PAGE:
Monday, November 14, 2011

My Mile

I'm about to embark upon two weeks of travel with only one night's return to home so I'm kind of busy preparing for that. No time today for my customary Monday noontime run on the Mall.

So I ran a mile this morning in my neighborhood, to save time, get a run in and see where I'm at. In August I ran my neighborhood mile in 8:01 and I was satisfied with that then.

Today it was hard, as I think my ninety minutes of Bikram (hot) Yoga yesterday still has me wiped out. I brought my run home in 7:55, which I'm happy with since I wanted to do it in under eight.

That's not much progress since August as I return from my year's layoff due to injury and it's almost a minute off my old standard (break seven) but it's where I'm at. As I close in fast on 60, at least I'm out there, sucking the cool morning air into my aching lungs, legs burning, chest heaving, body alive and pushing, watching the canopy of autumn leaves with their brilliant fall colors pass by overhead.

Friday, November 11, 2011

Eleven Eleven Eleven.

Today at 11:00 am, the WWI Memorial on the National Mall honoring the 499 DC residents killed in World War One will be re-dedicated after being restored (it literally lay in the weeds and brush unnoticed for decades). Almost a century ago The Greatest War ended, presaging an even greater war the sons of its participants fought which would catapult America out of the depression and usher in a half-century of American dominance. Paul Fussell's great 1975 book, The Great War and Modern Memory, describes how World War I still resonates today. My grandfather fought in that conflict. (Left: The DC WWI Memorial.)

The greatest novel of the First World War is All Quiet on the Western Front by Erich Maria Remarque (the basis for the 1930 Academy Award winning film by Lewis Milestone) and the greatest film is Paths of Glory by Stanley Kubrick (based upon Humphrey Cobb's 1935 novel). The greatest explanation of the complex run-up to the war is Laurence Lafore's The Long Fuse (1971), the greatest military history is B.H. Liddell Hart's The Real War (1930), the greatest short work is A Short History of World War I (1981) by James Stokesbury and the greatest battle depiction is The Price of Glory: Verdun 1916 (1962) by Alastair Horne. The greatest anti-war novel is Johnny Got His Gun (1939) by Dalton Trumbo. (Right: Grandfather Lamberton.)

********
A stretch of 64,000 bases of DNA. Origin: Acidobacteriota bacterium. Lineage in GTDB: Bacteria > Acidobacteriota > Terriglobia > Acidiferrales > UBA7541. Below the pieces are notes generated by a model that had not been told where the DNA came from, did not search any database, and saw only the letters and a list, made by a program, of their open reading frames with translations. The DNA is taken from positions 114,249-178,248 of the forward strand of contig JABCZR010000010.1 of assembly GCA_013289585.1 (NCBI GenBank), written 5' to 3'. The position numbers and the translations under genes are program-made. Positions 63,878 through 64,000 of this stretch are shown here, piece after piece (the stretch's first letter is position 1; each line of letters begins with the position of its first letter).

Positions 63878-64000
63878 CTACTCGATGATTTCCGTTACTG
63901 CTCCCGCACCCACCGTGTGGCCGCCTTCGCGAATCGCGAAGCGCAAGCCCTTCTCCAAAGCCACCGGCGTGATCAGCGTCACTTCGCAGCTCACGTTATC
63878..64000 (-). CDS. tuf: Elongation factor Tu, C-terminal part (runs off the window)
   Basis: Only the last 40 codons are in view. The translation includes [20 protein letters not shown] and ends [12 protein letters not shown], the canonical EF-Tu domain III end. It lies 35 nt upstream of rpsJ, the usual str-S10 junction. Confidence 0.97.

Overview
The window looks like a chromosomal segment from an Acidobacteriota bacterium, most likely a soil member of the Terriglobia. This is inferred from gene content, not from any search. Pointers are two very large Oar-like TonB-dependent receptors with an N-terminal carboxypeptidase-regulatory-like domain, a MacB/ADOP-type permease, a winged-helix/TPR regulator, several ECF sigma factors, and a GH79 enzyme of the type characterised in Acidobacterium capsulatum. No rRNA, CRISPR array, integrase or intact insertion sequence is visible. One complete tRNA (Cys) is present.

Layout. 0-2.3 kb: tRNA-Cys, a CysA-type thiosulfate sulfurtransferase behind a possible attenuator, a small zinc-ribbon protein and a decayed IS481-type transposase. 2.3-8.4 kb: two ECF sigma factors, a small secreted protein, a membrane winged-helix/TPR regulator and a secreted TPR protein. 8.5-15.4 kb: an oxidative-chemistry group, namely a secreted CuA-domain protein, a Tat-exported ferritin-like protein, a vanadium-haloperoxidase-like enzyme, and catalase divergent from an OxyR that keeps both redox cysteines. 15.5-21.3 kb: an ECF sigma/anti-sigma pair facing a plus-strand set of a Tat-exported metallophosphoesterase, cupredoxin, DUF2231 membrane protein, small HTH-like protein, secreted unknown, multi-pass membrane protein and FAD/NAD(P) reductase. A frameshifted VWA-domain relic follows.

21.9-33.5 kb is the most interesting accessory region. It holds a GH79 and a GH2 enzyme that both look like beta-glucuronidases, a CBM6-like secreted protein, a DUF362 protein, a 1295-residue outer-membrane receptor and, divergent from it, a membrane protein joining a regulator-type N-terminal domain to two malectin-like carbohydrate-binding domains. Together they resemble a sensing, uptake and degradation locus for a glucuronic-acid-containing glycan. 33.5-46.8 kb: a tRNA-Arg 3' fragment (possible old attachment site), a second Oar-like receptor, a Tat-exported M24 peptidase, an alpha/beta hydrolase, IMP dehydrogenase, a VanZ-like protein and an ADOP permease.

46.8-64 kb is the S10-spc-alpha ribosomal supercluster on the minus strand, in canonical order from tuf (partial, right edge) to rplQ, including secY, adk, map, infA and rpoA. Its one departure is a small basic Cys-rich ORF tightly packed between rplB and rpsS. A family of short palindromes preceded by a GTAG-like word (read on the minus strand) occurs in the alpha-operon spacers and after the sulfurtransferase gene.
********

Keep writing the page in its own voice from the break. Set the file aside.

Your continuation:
Some fine also-rans, reflective of the Great War's relegation to mere second place disaster of the 20th Century by the Second World War, are One of Ours (novel) by Willa Cather, winner of the 1923 Pulitzer Prize, The Blue Max (1966 film), The Guns of August (also called August 1914, Pulitzer Prize winner for 1963) by Barbara Tuchman, The Great War (1959) by Cyril Falls, A Concise History of World War I (1964) by Ernest Esposito, In Flanders Field: Passchendaele 1917 (1958) by Leon Wolff and The Good Soldier Schweik (1930) by Jaroslav Hasek.

As an aside, Ladislas Farago's 1963 biography of World War Two's old blood and guts general, Patton: Ordeal and Triumph, has a great section on this legendary warrior's baptism in battle in World War One. Also great at showing how the impersonal nature of war destroys individuality are Ernest Hemingway's 1929 novel A Farewell to Arms and its 1932 film adaptation starring Gary Cooper.

There's a lot to learn about and from The War to End All Wars. As British Foreign Secretary Sir Edward Grey said on the eve of the destructive European self-conflagration, "The lamps are going out all over Europe and I doubt we shall see them lit again in our lifetime." England was the world's premier economic power in 1914, by 1918 London had been replaced as the world's financial center by New York, where the tail still wags the dog.

The opening stanza of John McCrae's 1915 poem In Flanders Field is portentous:

In Flanders Field the poppies blow
Between the crosses, row on row
That mark our place; and in the sky
The larks, still bravely singing, fly
Scarce heard among the guns below

Sunday, November 6, 2011

The New Norm

While having lunch at a restaurant yesterday with my running buddy John, he asked me how my business trip was to Dallas. I told him it went fine, except that I'd had a lifetime moment that was truly startling to me.

"You know my three sons haven't communicated with me for years," I said. "In the office late one night preparing for a hearing the next day, a co-worker asked if I had any kids and I just said, 'No.'"

John knows of my heartache for the last decade due to the estrangement that came out of my divorce, when my three precious then-adolescent boys had their malleable young wills overborne by a willing cadre of "professionals" headed by their Mother and they were turned against me. It's called Parental Alienation Syndrome, or PAS, and it's thriving in the West.

"Yep," I went on, "I just said 'Nope, I don't have any children.'" Telling me that I was finally truly healing, John extended his knuckles across the table for a fist bump.